Do I Need to Lose Weight?

Web Resource Last Updated: 27-05-2020

Contents

Body Mass Index

Body Mass Index (BMI) is a measurement that uses your height and weight to find out if your weight is putting your health at risk.

To work out your BMI:

  1. Measure your height (in metres)
  2. Measure your weight (in kilograms)
  3. Your BMI is your weight (in kg) divided by your height (in metres) squared, i.e. weight (kg) ÷ (height (m) x height (m))

For example:

  1. Height = 1.65 metres
  2. Weight = 87 kilograms
  3. BMI = 87 ÷ (1.65 x 1.65) = 31.9
  4. Your BMI = 31.9

You can also use a Height/weight chart.

Using this chart, find your height and draw a line across, and then find your weight and draw a line down. The point where the two lines meet shows whether or not you are in a healthy weight range.

Alternatively, try the BMI healthy weight calculator to find out your BMI.

As Table 1 below shows, the BMI can be split into four different categories.

Table 1: BMI categories

 Category 

Implication to health

BMI of European adult

BMI of South Asian adult*

Underweight

May need to gain weight

Less than 18.4

Less than 18.4

Healthy weight

Aim to stay this weight

18.5–24.9

18.5–22.9

Overweight

Increased risk to health

25–29.9

23–27.4

Obese

High risk to health

Greater than 30

Greater than 27.5

 

Limitations of the BMI

The BMI is a useful measure, but it is only a guide and does have some limitations:

  • It can only be used for adults over the age of 18.
  • It does not apply to pregnant women.
  • It is not a good indicator of body fat percentage. A very muscular person, such as a professional athlete, may have a high BMI when their body fat is actually at a healthy level, because muscle is more dense than fat.

How do I get in shape?

People who carry weight around their middle (‘apple shaped’) have greater health risks than those who carry weight around their hips (‘pear shaped’), even if both are overweight. As well as checking your BMI it is also important to measure your waist size, as this can tell you if you are at increased risk.

To measure your waist:

  • Find the bottom of your ribs and top of your hips.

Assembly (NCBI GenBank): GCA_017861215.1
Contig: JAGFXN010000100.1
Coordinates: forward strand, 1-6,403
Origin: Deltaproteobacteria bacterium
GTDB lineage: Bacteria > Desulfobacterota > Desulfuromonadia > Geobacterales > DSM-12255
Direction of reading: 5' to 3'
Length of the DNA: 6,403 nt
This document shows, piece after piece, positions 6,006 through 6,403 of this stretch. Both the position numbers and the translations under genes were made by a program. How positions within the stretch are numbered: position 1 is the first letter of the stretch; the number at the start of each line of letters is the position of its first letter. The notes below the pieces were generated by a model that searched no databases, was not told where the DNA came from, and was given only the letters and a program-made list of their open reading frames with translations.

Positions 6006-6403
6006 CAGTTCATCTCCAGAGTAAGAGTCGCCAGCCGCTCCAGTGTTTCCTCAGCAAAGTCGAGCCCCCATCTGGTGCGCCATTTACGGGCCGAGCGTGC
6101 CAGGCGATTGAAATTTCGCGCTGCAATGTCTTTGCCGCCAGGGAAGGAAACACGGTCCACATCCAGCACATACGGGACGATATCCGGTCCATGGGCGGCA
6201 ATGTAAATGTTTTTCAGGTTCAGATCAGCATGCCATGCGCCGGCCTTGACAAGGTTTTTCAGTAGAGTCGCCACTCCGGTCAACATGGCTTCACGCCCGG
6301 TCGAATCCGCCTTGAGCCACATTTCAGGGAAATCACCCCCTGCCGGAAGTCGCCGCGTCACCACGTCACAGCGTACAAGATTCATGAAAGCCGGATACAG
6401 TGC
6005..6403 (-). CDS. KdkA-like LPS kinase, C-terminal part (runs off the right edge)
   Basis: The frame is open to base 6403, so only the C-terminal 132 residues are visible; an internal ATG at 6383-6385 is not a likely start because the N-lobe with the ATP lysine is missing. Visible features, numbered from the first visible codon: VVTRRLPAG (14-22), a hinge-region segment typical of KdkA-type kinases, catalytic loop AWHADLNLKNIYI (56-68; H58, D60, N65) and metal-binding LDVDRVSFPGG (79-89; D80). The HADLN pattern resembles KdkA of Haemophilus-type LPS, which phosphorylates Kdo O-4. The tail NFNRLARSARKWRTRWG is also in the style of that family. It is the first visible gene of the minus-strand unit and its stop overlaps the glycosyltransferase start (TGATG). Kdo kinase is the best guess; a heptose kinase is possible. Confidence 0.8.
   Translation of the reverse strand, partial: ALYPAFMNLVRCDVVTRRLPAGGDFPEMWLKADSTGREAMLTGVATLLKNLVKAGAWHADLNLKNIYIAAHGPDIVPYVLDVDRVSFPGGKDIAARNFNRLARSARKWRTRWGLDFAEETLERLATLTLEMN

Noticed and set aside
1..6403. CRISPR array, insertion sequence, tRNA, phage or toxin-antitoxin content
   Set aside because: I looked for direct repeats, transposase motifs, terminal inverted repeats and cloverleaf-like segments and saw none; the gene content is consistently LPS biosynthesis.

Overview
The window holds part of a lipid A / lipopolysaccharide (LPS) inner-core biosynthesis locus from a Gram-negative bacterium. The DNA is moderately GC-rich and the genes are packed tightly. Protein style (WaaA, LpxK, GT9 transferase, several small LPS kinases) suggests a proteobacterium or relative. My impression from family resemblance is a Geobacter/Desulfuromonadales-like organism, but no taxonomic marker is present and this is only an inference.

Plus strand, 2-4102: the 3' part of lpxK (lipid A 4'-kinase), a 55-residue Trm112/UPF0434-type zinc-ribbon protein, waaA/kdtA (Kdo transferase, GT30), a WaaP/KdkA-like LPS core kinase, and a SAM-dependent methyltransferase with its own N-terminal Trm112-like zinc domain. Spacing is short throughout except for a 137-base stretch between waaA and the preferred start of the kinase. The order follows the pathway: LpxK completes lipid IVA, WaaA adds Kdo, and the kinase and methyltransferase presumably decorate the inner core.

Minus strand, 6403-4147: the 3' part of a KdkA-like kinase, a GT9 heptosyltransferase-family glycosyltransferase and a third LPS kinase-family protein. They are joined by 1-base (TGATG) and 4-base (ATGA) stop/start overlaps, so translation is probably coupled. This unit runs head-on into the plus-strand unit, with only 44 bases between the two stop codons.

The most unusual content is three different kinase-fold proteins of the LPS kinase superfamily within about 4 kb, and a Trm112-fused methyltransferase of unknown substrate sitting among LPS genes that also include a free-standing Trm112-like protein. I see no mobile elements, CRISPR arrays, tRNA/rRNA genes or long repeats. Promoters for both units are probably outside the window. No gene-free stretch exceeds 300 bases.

• Wrap a tape measure around your body midway between these points.
  • Breathe out naturally before taking the measurement.

You may find this video useful when measuring your waist.

Waist circumference classifications

Table 2 shows the different categories of risk associated with your ethnicity and waist measurement.

Ethnicity

Increased risk

Severe risk

Men (European, White)

Greater than 94 cm (37 in)

Greater than 102 cm (40 in)

Men (African-Caribbean, South Asian, Black African, Chinese, Middle Eastern)*

 

Greater than 90 cm (35.5 in)

Women (European, White)

Greater than 80 cm (32 in)

Greater than 88 cm (35 in)

Women (African-Caribbean, South Asian, Black African, Chinese, Middle Eastern)*

 

Greater than 80 cm (32 in)

*There are different healthy ranges in both BMI and waist circumference for different ethnicities as research shows that if you are South Asian, African-Caribbean, Black African, Chinese or Middle Eastern, or are from two or more different ethnic groups, you are at an increased risk of certain health conditions at lower thresholds when compared to people from white European backgrounds. 

Useful resources

More information and support to help with weight management can be found by clicking on the following links:

The NHS has developed a free 12-week weight-loss guide  which combines advice on healthy eating and physical activity:

The British Heart Foundation has produced a detailed information leaflet to support weight loss:

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